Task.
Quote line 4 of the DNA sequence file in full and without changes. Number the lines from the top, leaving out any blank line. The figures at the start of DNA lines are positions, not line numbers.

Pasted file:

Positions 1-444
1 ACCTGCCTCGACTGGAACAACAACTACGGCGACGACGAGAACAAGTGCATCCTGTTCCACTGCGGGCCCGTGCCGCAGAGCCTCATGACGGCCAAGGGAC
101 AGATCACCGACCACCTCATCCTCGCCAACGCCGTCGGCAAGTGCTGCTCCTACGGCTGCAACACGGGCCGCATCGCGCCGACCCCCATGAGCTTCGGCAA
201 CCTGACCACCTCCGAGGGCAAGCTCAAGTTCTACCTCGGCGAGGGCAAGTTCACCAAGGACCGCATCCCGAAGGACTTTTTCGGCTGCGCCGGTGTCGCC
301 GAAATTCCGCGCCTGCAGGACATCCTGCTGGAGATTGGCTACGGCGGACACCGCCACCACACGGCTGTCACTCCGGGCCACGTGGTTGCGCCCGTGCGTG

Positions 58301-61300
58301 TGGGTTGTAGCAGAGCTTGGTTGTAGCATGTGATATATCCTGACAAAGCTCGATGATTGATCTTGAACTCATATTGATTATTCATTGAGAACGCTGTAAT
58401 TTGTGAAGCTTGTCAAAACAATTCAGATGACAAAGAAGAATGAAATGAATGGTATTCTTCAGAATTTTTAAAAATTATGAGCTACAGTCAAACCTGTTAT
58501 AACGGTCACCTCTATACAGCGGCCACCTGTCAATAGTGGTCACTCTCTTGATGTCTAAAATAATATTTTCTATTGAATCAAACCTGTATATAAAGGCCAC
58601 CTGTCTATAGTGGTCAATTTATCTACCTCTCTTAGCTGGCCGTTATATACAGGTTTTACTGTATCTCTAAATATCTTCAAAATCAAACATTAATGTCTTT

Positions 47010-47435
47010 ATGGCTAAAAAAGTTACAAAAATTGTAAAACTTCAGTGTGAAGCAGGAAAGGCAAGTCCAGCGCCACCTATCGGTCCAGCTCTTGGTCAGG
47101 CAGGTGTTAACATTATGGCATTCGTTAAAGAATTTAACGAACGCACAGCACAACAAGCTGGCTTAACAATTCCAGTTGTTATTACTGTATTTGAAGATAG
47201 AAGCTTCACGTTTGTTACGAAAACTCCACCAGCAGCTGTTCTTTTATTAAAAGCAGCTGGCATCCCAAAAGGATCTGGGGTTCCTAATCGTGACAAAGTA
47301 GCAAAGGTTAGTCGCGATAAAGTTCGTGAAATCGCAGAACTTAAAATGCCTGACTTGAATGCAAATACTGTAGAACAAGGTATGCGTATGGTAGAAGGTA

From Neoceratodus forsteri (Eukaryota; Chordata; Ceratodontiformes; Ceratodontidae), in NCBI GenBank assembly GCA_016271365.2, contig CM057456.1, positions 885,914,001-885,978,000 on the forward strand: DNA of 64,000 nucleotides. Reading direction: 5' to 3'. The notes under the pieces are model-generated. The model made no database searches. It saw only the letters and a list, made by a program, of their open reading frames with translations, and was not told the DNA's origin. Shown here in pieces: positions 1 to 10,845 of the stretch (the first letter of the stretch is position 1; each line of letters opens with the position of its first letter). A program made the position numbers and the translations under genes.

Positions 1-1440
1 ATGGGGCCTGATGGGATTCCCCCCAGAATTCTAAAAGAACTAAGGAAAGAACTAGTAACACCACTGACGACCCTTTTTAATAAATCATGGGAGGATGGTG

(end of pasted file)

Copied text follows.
201 CCTGACCACCTCCGAGGGCAAGCTCAAGTTCTACCTCGGCGAGGGCAAGTTCACCAAGGACCGCATCCCGAAGGACTTTTTCGGCTGCGCCGGTGTCGCC